Consumers hoping to consistently find out how many calories are in that burger and fries may have to wait — again.
WASHINGTON, D.C -- What joy! What bliss. Today I am the happiest of Pennsylvania wine shoppers because I am buying wines for dinner tonight in a wine-lover's paradise -- Washington's MacArthur Beverages.
I have been a customer of this legendary wine- and spirit purveyor for more than 50 years, dating back to my days as a student at nearby Georgetown University. Although the names and faces in the store have changed over the years, the narrow aisles and shelves stuffed with bottles from every wine-producing region in the world look much the same.
Radically different, however, are the names of those regions. I'd love to see an inventory from the old days but there were few if any bottles from South America or New Zealand and only a small sampling from Australia and a tiny assortment from Napa and Sonoma.
Today, a big chunk of the store is stocked with New World wines, but there still is an awesome selection of the old favorites from France, Italy, Spain and Germany. In my student days, I never paid more than $6 for a Chateau Lafitte or a Schloss Johannisberg Trockenbeerenauslese with at least 10 years of bottle age. Six dollars was the most we ever paid for any Grand Cru French wine from Burgundy or Bordeaux or any prized German Riesling! There were no doubt great bottles from Spain and Italy as well but our mantra was Burgundy, Bordeaux and Germany, period. Thank goodness I took advantage of that opportunity then since I certainly can't afford to drink them now. (Today's prices: Chateau Lafitte 1989, $899; Schloss Johannisberg Trockenbeerenauslese, $2,638; Domaine de la Romanee-Conti Montrachet 2009, another $6 bottle in the old days, $3,695).
My Grand Cru days are over but I enjoy my trips to MacArthur Beverages as much as ever. The store still is staffed with a team of knowledgeable consultants who can pair wines to menu items, suggest a great under-$20 bottle for a leg of lamb, or enlighten a customer on the differences between a Syrah from Paso Robles and one from Australia. It is hard, if not impossible, to stump them.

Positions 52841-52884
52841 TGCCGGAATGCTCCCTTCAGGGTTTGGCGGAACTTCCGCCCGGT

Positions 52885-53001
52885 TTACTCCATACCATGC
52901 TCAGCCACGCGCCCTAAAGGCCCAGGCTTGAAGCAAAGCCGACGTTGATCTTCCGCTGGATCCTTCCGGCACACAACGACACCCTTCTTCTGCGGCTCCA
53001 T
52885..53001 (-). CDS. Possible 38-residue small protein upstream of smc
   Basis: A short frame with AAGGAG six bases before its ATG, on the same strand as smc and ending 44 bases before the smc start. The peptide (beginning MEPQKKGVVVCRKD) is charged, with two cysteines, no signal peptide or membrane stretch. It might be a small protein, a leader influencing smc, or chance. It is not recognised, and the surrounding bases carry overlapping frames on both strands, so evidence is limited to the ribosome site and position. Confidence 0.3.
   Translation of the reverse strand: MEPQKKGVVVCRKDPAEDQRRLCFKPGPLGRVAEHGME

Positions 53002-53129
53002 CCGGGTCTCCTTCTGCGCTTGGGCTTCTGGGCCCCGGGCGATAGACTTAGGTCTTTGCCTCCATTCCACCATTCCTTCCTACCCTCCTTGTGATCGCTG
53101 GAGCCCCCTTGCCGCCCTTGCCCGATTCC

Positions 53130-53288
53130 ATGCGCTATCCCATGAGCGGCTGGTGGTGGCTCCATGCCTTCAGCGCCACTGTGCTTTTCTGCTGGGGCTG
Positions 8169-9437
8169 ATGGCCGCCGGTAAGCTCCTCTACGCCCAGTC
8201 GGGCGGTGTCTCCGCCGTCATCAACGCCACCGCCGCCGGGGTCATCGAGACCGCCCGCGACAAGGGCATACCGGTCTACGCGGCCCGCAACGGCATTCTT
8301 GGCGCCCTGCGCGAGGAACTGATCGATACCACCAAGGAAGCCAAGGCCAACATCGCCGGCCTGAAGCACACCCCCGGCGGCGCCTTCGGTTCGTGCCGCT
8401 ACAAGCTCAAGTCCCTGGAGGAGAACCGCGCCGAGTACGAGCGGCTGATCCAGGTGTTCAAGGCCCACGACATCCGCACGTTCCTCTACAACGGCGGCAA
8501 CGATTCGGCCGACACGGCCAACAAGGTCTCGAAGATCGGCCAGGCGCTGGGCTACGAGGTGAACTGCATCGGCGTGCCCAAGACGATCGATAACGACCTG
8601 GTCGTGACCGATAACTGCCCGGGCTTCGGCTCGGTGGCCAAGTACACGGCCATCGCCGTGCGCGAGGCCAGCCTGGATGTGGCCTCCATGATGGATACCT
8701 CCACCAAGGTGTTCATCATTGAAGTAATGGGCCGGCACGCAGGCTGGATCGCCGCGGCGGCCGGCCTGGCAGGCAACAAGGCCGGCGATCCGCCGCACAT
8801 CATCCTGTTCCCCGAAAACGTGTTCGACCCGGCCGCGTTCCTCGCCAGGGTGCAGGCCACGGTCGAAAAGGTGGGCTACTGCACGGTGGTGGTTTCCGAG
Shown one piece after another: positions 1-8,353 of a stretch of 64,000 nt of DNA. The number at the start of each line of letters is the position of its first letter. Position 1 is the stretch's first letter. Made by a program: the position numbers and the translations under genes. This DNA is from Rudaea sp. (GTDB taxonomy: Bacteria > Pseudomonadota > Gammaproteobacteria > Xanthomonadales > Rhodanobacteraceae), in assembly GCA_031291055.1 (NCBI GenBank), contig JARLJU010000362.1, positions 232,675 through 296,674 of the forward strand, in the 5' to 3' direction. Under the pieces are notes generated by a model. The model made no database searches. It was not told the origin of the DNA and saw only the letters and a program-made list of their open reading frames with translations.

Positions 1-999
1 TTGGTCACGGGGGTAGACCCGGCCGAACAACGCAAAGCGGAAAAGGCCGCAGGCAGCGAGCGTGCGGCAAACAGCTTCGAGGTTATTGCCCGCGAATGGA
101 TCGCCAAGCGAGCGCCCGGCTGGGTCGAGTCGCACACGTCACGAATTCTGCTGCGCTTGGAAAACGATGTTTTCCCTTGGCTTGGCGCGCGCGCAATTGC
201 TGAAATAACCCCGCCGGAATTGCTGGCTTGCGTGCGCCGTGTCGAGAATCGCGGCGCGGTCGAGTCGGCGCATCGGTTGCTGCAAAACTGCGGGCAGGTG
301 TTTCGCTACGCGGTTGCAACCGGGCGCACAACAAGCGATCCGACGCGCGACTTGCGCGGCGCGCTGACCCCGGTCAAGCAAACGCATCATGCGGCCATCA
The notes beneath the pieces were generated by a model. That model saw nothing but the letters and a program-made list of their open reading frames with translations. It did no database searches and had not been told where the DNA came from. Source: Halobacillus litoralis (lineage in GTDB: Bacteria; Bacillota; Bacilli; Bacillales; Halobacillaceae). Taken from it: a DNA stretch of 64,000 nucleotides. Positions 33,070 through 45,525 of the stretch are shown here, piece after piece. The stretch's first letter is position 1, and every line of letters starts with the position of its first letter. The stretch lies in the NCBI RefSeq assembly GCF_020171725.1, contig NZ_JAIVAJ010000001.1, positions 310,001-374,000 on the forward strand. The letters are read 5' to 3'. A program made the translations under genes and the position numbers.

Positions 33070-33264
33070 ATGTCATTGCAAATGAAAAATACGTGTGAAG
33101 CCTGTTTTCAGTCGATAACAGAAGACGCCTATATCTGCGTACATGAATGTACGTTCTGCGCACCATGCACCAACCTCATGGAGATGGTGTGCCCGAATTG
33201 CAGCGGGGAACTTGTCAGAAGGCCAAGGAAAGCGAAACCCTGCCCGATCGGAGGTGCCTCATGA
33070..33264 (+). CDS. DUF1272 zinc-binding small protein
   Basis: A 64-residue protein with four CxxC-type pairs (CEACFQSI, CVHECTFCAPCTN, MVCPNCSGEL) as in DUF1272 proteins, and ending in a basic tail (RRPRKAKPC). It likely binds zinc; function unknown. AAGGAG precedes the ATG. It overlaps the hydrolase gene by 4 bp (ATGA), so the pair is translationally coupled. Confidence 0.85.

Want to learn a lot about wine? Just hang out in the store and listen to the consultants advising customers and answering their questions. I spent a half-hour with Rick DeLauder, a 37-year veteran in retail wine sales. He turned me on to a luscious bottle of Chilean Pinot Noir for $12.99 (Errazuriz Max Reserva). For an aperitif, I nabbed a liter bottle of 2012 Austrian Gruner Veltliner der Pollerhof, also $12.99. We were in town for several days babysitting our teenaged grandsons so I added a Bodega Magama Navarra 2007 Dignus for $17.99; a Guigal Cote du Rhone Blanc, 2011, $12.99; and another Rhone wine, Nicolas Perrin 2010 Syrah/Viognier, $12.99.
You can check out the store online at bassins.com.
The selections available at Washington wine stores are an embarrassment of riches for a consumer who is normally saddled with Pennsylvania state store constraints. MacArthur carries 5,000 wines. They remain committed to the Old World with about 4,000 wines coming from Europe and only 20 percent from New World regions.
Another wine experience I had on this visit to Washington was Total Wine, which was around the corner from our son's home in McLean, Va. Total is a giant chain of 90 superstores nationwide. There is little doubt that they have the widest selection of wine, spirits and beer under one roof anywhere and they advertise the lowest prices. Do they have more buying power than the state of Pennsylvania? They stock 8,000 wines, 2,500 beers and 3,000 spirits. They offer customers a 440-page catalog that also is a useful textbook on wine-making, wine-tasting and grape varieties; it includes in-depth portraits of each wine-making region in the world with first-rate maps and information. It is as filled with useful information as any $35 book in my library. I suggest that you Google Total Wine and if you ever are close to one of its mega stores, stop in, get your complimentary copy of its guide to wine and stroll through the endless wide aisles of wines of the world.
All of this is a reminder of what we are missing as our legislature drags out the privatization process of our state wine and spirits shops. The polls show that the majority of the population want private liquor sales. When will Harrisburg deliver what the constituents so dearly desire?
Maybe if we took them on a field trip to Washington, they would get the idea.
Elizabeth Downer: firstname.lastname@example.org.